Not long after Europeans stumbled across the Americas, a whole new genre of visual culture was born: representations of new lands and new peoples. Early European imagery was dominated by graphic works catering to audience fascination with the new, the bizarre, and things of prurient interest. The story of these images and their makers is fraught with issues of exoticism and justifying colonial subjugation of indigenous peoples. Despite this, many of these Othering images remain foundational to commonplace depiction of indigenous Americans to this day. There is also a large body of visual works wherein indigenous Americans tried to incorporate Europeans and others into their own extant traditions and created representations of themselves and their cultures for the new European audience, using both traditional means and the new Western visual idiom. This seminar will critically reassess this body of work as well as looking into the history of those who sought out and collected such imagery through time.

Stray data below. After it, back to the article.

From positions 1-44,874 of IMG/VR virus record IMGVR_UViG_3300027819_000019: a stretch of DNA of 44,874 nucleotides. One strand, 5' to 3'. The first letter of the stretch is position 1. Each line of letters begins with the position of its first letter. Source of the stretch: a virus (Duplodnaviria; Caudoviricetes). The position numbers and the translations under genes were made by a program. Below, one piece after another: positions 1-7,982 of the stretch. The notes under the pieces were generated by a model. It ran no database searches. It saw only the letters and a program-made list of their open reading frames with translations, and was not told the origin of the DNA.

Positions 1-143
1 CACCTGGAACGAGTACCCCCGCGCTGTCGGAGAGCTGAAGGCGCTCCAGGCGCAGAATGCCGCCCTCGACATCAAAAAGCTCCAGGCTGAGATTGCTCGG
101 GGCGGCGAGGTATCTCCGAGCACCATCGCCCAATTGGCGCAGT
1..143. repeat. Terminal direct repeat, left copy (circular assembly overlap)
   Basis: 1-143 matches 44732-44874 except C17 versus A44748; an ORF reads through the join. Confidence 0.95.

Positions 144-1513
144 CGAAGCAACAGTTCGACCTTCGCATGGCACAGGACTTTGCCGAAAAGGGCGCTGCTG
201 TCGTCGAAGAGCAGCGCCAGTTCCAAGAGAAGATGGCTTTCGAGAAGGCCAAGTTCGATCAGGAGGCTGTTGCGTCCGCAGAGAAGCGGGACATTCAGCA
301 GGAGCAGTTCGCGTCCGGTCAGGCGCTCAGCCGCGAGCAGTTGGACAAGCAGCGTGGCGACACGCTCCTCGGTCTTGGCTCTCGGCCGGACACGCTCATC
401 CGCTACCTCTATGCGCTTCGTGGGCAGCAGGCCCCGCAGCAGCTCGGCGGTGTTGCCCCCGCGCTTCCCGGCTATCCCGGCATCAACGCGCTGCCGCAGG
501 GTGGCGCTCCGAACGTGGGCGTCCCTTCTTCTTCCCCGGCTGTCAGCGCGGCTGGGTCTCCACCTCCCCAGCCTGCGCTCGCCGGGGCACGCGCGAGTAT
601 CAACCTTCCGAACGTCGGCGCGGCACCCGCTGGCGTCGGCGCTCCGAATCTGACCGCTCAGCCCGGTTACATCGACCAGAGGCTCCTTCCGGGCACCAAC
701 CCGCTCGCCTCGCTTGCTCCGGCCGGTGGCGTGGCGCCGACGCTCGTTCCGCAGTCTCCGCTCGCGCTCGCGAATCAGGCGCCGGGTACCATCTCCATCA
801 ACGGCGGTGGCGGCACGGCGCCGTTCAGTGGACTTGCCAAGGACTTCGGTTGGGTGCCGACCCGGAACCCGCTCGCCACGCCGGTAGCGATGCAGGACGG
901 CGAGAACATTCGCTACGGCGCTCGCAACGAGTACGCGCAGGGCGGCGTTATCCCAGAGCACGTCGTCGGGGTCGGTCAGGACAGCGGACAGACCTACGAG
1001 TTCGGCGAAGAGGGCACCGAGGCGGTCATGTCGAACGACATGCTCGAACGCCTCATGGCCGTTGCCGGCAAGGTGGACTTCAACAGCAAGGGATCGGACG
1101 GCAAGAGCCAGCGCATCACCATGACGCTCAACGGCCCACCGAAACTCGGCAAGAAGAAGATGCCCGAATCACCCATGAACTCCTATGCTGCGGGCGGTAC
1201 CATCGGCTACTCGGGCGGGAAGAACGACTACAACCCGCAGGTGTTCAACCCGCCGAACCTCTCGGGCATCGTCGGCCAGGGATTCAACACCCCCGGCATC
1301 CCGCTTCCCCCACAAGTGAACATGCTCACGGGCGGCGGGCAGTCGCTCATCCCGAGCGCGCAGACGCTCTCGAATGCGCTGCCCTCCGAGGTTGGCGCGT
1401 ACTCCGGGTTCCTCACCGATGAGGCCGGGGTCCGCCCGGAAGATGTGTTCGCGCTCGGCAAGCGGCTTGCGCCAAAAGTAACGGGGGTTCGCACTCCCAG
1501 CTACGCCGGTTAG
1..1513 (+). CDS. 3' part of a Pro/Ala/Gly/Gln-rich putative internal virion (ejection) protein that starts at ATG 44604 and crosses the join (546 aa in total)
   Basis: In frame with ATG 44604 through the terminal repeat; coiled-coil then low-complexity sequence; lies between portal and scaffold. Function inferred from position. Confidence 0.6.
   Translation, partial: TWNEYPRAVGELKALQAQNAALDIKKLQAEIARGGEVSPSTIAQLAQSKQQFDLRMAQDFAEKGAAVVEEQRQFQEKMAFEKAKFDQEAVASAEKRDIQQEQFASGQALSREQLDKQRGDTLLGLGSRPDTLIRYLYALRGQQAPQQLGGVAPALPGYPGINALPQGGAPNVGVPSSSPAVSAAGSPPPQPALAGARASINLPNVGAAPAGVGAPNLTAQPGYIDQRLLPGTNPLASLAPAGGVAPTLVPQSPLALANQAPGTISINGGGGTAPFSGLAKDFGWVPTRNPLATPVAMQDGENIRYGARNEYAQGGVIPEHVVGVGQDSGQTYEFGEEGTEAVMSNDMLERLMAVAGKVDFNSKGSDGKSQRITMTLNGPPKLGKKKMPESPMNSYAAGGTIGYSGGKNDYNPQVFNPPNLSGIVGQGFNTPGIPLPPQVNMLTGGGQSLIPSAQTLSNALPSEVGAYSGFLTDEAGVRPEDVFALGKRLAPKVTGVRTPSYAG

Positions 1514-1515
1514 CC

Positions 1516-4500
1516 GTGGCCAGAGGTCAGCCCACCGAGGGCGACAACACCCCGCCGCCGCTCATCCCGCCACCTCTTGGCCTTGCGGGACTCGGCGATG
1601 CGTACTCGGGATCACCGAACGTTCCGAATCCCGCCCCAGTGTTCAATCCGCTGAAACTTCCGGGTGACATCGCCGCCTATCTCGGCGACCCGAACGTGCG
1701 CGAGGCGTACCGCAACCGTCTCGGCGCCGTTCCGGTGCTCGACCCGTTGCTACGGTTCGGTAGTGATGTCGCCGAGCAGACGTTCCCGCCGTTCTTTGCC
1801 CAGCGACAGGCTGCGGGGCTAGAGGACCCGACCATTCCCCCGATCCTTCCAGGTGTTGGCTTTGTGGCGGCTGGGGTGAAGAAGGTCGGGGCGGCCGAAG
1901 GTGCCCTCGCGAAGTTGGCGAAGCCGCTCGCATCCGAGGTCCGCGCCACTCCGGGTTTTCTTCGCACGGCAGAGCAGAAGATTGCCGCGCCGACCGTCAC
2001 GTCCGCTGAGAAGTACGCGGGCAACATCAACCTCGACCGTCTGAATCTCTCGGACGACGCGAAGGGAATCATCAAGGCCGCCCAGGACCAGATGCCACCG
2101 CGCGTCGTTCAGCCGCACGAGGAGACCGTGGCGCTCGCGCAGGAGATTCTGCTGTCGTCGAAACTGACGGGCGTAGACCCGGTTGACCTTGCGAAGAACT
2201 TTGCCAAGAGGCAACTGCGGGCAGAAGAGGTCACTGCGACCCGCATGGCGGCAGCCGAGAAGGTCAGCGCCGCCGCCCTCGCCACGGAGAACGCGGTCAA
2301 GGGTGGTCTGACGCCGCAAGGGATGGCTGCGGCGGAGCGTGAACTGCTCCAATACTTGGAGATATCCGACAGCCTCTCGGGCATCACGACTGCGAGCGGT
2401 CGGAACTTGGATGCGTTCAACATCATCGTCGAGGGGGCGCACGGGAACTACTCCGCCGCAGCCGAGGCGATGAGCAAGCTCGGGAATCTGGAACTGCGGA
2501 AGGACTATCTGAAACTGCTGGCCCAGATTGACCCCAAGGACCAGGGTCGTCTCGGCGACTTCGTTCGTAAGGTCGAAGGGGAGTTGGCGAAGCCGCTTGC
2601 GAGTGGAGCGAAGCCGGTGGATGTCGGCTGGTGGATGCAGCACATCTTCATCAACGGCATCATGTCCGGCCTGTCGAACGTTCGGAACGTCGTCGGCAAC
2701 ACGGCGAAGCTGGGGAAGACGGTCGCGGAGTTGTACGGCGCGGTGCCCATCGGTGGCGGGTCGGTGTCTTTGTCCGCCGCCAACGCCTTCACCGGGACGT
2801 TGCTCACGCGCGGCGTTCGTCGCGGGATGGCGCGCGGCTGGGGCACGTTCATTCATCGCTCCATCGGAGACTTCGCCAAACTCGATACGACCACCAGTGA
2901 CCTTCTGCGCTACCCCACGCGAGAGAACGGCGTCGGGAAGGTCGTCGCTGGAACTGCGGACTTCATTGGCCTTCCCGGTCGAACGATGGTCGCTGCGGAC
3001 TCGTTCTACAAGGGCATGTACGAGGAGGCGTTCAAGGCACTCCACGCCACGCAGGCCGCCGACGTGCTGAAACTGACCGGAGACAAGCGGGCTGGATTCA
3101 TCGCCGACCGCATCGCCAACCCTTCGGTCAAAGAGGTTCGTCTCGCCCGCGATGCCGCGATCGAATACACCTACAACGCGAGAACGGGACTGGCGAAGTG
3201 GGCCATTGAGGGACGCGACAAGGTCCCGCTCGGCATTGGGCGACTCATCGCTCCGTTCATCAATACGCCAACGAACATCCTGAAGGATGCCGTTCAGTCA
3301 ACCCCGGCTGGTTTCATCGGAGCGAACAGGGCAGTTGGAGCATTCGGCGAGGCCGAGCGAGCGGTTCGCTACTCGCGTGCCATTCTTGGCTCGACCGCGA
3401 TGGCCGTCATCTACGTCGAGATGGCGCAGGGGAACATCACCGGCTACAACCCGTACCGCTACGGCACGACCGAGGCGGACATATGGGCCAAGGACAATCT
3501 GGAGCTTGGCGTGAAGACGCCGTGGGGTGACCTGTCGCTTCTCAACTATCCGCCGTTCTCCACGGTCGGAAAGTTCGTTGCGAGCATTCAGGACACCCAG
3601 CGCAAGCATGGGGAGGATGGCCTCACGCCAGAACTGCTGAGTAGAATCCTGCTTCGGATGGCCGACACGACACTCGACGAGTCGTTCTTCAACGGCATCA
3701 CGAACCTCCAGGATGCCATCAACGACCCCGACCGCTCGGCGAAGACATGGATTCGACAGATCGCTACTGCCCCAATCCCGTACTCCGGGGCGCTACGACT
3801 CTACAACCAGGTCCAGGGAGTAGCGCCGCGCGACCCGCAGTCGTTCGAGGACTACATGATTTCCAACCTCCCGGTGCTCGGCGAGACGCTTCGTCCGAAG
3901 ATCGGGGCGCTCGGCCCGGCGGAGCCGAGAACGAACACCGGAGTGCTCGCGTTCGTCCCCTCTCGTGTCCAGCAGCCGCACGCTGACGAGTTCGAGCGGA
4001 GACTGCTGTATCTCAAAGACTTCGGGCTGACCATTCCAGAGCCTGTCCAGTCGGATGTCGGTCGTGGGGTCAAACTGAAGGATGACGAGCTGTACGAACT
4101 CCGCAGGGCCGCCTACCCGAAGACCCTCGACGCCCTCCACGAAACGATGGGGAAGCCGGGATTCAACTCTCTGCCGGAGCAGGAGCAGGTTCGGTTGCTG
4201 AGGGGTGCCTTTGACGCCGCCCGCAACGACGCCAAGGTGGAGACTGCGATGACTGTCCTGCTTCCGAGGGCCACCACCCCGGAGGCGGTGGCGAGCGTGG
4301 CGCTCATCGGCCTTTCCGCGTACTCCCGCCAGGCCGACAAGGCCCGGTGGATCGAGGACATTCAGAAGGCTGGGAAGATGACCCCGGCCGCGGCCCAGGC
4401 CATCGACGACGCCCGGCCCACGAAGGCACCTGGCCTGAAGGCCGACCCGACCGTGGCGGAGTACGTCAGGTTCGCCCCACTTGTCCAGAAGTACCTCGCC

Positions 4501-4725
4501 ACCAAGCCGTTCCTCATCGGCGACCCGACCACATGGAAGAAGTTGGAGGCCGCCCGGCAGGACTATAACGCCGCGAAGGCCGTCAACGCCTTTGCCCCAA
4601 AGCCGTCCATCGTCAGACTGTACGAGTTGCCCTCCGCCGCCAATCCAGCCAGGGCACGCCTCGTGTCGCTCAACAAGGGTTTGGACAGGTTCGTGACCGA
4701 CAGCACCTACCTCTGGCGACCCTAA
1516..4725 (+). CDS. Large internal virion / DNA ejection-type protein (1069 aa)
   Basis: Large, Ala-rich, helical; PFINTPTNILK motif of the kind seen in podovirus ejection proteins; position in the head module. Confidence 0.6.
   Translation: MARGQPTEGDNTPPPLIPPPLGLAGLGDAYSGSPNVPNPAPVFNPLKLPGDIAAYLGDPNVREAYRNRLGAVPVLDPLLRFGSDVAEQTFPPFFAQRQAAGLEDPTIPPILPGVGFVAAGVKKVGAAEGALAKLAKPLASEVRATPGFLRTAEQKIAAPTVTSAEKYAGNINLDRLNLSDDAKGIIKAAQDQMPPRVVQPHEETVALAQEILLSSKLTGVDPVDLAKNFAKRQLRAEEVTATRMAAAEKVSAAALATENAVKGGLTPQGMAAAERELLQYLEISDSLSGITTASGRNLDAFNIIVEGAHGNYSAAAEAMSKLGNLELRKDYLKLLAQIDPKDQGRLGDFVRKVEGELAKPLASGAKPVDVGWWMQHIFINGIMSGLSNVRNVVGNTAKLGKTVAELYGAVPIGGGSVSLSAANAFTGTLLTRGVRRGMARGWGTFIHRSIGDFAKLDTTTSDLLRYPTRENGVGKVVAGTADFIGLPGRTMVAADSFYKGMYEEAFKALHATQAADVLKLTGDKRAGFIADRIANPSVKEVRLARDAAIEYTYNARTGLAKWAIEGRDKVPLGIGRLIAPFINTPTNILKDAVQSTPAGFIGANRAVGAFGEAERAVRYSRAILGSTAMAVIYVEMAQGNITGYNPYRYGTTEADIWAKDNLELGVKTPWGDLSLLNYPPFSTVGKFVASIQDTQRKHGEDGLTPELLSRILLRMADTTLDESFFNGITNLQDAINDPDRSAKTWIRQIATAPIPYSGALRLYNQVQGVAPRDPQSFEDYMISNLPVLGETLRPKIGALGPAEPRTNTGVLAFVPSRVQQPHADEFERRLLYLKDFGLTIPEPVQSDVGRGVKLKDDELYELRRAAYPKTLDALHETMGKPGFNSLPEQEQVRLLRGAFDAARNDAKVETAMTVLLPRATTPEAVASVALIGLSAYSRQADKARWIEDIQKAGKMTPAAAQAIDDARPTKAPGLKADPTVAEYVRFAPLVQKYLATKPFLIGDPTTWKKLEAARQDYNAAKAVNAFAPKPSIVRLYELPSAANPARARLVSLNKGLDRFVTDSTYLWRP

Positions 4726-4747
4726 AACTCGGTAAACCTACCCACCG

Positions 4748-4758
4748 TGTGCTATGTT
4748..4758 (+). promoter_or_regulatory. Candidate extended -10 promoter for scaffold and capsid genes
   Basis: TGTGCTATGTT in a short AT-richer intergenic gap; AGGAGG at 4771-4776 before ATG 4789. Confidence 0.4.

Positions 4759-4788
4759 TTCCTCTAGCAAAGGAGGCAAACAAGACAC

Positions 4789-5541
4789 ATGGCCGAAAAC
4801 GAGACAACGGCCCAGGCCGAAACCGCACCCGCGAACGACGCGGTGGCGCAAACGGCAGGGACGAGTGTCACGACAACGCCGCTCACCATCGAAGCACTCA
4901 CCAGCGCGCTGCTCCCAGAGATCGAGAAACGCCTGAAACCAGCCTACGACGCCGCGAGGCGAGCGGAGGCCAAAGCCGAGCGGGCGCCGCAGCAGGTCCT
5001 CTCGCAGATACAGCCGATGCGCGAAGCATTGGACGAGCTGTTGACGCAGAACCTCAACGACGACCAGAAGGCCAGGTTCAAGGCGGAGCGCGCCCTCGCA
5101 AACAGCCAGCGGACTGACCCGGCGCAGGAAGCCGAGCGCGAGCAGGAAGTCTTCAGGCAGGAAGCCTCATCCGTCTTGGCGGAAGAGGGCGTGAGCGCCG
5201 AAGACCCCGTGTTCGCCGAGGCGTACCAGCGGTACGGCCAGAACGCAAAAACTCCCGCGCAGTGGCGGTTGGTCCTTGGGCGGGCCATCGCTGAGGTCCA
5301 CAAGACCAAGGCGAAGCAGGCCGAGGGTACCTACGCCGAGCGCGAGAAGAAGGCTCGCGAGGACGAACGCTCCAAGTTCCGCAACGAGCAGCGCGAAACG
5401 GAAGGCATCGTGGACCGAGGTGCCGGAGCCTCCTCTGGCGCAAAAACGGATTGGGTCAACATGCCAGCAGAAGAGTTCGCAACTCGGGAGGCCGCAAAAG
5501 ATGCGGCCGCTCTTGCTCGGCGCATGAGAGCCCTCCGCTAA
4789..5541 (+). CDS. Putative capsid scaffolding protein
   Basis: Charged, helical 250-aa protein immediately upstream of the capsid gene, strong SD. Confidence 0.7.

Schedule Details

Location Time Day(s)
ARHS 545 - 01 Documentary Photography - T - - - - - 1730 - 2030 OEC 414

Days of Week:

- T - - - - -

Time of Day:

1730 - 2030

Location:

OEC 414

Course Registration Number:

22273 (View in ClassFinder)

Credit Hours:

Instructor:

Heather M. Shirey